What have we been up to with our 45th Game Changer......
Mary of One Perfect Bite - Camarones en Pipian
Val of More Than Burnt Toast -Albóndigas in Tomato and Chipotle Sauce Paired
with Stewed White Beans with Allspice and Clove
Susan of The Spice Garden - Albondigas de Jalisco
Taryn of Have Kitchen, Will Feed
Heather of Girlichef - Chipotles in Adobo
Miranda of Mangoes and Chutney - Guacamole with Pear and Pomegranate Seeds
Jeanette at Jeanette's Healthy Living - Chicken in Garlic Chile Sauce Tacos
Kathleen Van Bruinisse at Bake Away with Me - Torta de Cielo (Almond Sponge Cake)
Linda of There and Back Again - Flan
Barbara of Moveable Feasts - Cajeta de Pina Y Platano
Mireya - My Healthy Eating Habits - Whole Grain Mexican Rice
Veronica of My Catholic Kitchen - Carnitas
Claudia of Journey of an Italian Cook - Meatballs in a Chipotle Tomato Sauce
Alyce of More Time at The Table - Fresh Salsa Mexicana from Jerez
Amrita of Beetle's Kitchen Escapades - Pork Stew in Rich Chile Sauce
Martha at Simple Nourished Living - Fresh Salsa Mexican from Jerez
Jill at Saucy Cooks - Meatballs in Tomato Chipotle Sauce
Sarah at Everything in the Kitchen Sink - Pork Roast Pibil
These are exciting recipes for cooks of any level. If you are a beginner, you will love the simplicity and authenticity of the flavours of the finished product. If you're a more advanced cook, the people at your table will believe that you worked for hours to prepare this traditional Mexican meal.You only need to blend eggs and a few herbs and spices to give the most wonderful Mexican touch to the meat mixture for these albóndigas (meatballs).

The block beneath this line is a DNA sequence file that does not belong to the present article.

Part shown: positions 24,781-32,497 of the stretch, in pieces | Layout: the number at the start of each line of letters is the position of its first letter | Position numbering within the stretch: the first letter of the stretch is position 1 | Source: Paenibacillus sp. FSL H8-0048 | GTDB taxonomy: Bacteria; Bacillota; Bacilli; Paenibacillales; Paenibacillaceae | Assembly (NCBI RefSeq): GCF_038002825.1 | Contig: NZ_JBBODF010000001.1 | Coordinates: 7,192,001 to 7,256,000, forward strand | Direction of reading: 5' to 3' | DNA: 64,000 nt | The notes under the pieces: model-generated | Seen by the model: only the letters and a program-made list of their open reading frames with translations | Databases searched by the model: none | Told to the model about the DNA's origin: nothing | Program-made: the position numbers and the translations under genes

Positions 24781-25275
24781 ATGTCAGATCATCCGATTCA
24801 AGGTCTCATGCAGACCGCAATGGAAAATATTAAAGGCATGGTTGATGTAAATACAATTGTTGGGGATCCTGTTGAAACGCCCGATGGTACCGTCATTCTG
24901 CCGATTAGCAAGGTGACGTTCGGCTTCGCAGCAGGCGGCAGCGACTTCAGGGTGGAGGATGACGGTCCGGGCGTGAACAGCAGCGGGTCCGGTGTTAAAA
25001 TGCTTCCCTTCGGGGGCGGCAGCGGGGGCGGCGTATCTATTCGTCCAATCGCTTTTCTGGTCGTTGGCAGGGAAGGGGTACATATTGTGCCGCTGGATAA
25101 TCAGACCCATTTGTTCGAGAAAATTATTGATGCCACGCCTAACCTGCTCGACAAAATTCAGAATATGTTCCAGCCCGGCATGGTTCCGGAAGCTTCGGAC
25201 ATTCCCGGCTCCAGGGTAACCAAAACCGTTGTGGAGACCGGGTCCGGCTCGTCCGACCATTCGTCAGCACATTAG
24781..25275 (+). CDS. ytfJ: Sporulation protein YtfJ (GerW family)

Albóndigas freeze really well, so I often double the recipe; I use a flat styrofoam meat tray from the supermarket to freeze the uncooked meatballs individually, then prepare the sauce, thaw the meatballs, and cook them as described.
Living in a vast Mexican ingredient wasteland we call the Okanagan Valley I opted to keep it simple and recreate a recipe with ingredients easily found here in the valley, although I was able to top my meatballs with some authentic con queso cheese I found at Pike Place Market in Seattle over the weekend. The spicy meatballs and flavourful tomato infused beans were the perfect marriage to celebrate Mexican cuisine.
**Albóndigas in Tomato and Chipotle Sauce**
1 1/5 tablespoons long-grain white rice
Boiling water to cover
3/4 lb ground pork
3/4 lb ground beef
2 small zucchini squash (about 6 ounces)
1/4 scant teaspoon dried oregano
4 good-sized sprigs fresh mint (preferably) OR 1 tsp dried mint
1 chile serrano, roughly chopped
3/4 teaspoon salt
1/4 scant teaspoon cumin seeds OR ground cumin
1/3 medium white onion, roughly chopped
Preparing the meatballs
Put the rice in a small bowl and cover with boiling water. Allow to soak for about 45 minutes. I use the glass custard cup that you see lying on its side in the initial photo--it's just the right size.
While the rice is soaking, put both kinds of meat into the large bowl. Trim the ends from the zucchini and discard. Chop the squash very finely and add to the meat mixture.